It’s not where you start it’s where you finish.

I thought I’d start this weeks blog with a few stats from the UK, Australia and Ireland. The reason being there’s a similar trend across the three countries and given their maturity when compared to emerging markets the mind boggles at the opportunities still out there. So here goes.

Did you know that there are 5 million private sector businesses in the UK. Of these 5 million 99.9% are classed as SME’s. Of these, Small businesses (0 to 49 employees) account for 47% of employment and 34% of private sector turnover. Now the important stats, over 33.3% of these businesses have no web site, only 41% have a social media account and possibly most importantly only 33% have a website with the functionality for customers to purchase products or services online.

The Australian experience is similar. Australian Bureau of Statistics show that only 43% of businesses have a website but more importantly when looking at small businesses it seems the figure is also around 33%. 

Guess what in Ireland it’s not that different with 32% of SME’s not having a website. Less than 23% sell electronically and only half of them purchasing online.

Three similar stories across three different markets of differing sizes and degrees of maturity. But all three territories continue to experience eCommerce growth. This is happening while high street revenues continue to struggle. So the question then must be if the small business sector, and the area we are interested in the Independent Retail Sector, has failed to take advantage of the new technology and resulting revenue streams then who’s getting the benefits? The answer is the likes of ASOS and Amazon and the multi-channel retailers such as Next and Debenhams etc. It is no coincidence that the growth of the large multi-channel retailers such as Argos and the giant online operators such as Amazon etc has happened at the expense high street.

But surely the glass is half full as opposed to half empty. With the low level of adoption of eCommerce by the small business sector then surely there is as yet untapped growth potential. The forecast for eCommerce is continued growth so if you have not yet gotten to grips with eCommerce the good news is it’s not to late. Bite the bullet and dive in as you know we believe there’s strength in numbers. And 99.9% is a pretty big number (I think). At the risk of sounding like a broken record, (for those of a younger persuasion try broken cassette or broken CD or damaged iPod or interrupted download. Should cover everyone), it’s time for independent retailers to shout about how great they are. But in 2013 that means shouting via your shop floor, shop window, local press, social media and as more of your customers are shopping from their sofas at 7pm on a Sunday evening most importantly your eCommerce enabled website.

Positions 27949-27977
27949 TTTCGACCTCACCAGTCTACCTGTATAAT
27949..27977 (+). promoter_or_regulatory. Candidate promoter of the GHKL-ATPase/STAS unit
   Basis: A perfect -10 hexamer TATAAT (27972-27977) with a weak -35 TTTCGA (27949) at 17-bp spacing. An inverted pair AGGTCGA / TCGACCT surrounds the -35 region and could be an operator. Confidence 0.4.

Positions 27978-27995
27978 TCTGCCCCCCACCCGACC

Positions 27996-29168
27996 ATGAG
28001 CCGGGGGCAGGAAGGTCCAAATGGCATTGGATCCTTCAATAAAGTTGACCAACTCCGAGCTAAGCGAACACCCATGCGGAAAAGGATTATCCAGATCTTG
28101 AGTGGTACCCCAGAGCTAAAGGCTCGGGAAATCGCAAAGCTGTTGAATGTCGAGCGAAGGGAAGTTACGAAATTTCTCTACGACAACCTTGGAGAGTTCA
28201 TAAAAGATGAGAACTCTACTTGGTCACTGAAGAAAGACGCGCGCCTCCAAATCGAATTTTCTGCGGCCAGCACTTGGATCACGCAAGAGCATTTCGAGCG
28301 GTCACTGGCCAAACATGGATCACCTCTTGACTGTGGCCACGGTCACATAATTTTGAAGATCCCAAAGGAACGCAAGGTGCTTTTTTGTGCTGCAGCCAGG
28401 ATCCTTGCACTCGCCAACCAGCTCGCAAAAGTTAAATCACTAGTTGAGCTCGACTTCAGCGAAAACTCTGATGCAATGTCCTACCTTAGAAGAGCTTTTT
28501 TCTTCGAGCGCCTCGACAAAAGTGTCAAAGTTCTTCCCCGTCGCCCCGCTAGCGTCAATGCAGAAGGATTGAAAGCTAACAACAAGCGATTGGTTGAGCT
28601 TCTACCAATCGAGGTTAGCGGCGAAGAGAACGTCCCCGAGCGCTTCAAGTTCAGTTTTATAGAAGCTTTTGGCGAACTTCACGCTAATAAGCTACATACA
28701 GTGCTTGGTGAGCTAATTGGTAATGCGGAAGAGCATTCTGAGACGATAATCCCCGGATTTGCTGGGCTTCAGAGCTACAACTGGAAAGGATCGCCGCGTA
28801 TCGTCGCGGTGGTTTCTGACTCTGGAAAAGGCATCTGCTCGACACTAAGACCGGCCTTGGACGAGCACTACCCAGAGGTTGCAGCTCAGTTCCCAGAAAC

Remember it’s not where you start but where you finish so get online and get in the race.

Next week I’ll be looking at the changing consumer habits and the opportunities that exist for the high street. 

Until next week, thanks for reading.

Did you know that there are 5 million private sector businesses in the UK. Of these 5 million 99.9% are classed as SME’s. Of these, Small businesses (0 to 49 employees) account for 47% of employment and 34% of private sector turnover. Now the important stats, over 33.3% of these businesses have no web site, only 41% have a social media account and possibly most importantly only 33% have a website with the functionality for customers to purchase products or services online.

The Australian experience is similar. Australian Bureau of Statistics show that only 43% of businesses have a website but more importantly when looking at small businesses it seems the figure is also around 33%. 

Guess what in Ireland it’s not that different with 32% of SME’s not having a website. Less than 23% sell electronically and only half of them purchasing online.

Three similar stories across three different markets of differing sizes and degrees of maturity. But all three territories continue to experience eCommerce growth. This is happening while high street revenues continue to struggle. So the question then must be if the small business sector, and the area we are interested in the Independent Retail Sector, has failed to take advantage of the new technology and resulting revenue streams then who’s getting the benefits? The answer is the likes of ASOS and Amazon and the multi-channel retailers such as Next and Debenhams etc. It is no coincidence that the growth of the large multi-channel retailers such as Argos and the giant online operators such as Amazon etc has happened at the expense high street.

But surely the glass is half full as opposed to half empty. With the low level of adoption of eCommerce by the small business sector then surely there is as yet untapped growth potential. The forecast for eCommerce is continued growth so if you have not yet gotten to grips with eCommerce the good news is it’s not to late. Bite the bullet and dive in as you know we believe there’s strength in numbers. And 99.9% is a pretty big number (I think). At the risk of sounding like a broken record, (for those of a younger persuasion try broken cassette or broken CD or damaged iPod or interrupted download. Should cover everyone), it’s time for independent retailers to shout about how great they are. But in 2013 that means shouting via your shop floor, shop window, local press, social media and as more of your customers are shopping from their sofas at 7pm on a Sunday evening most importantly your eCommerce enabled website.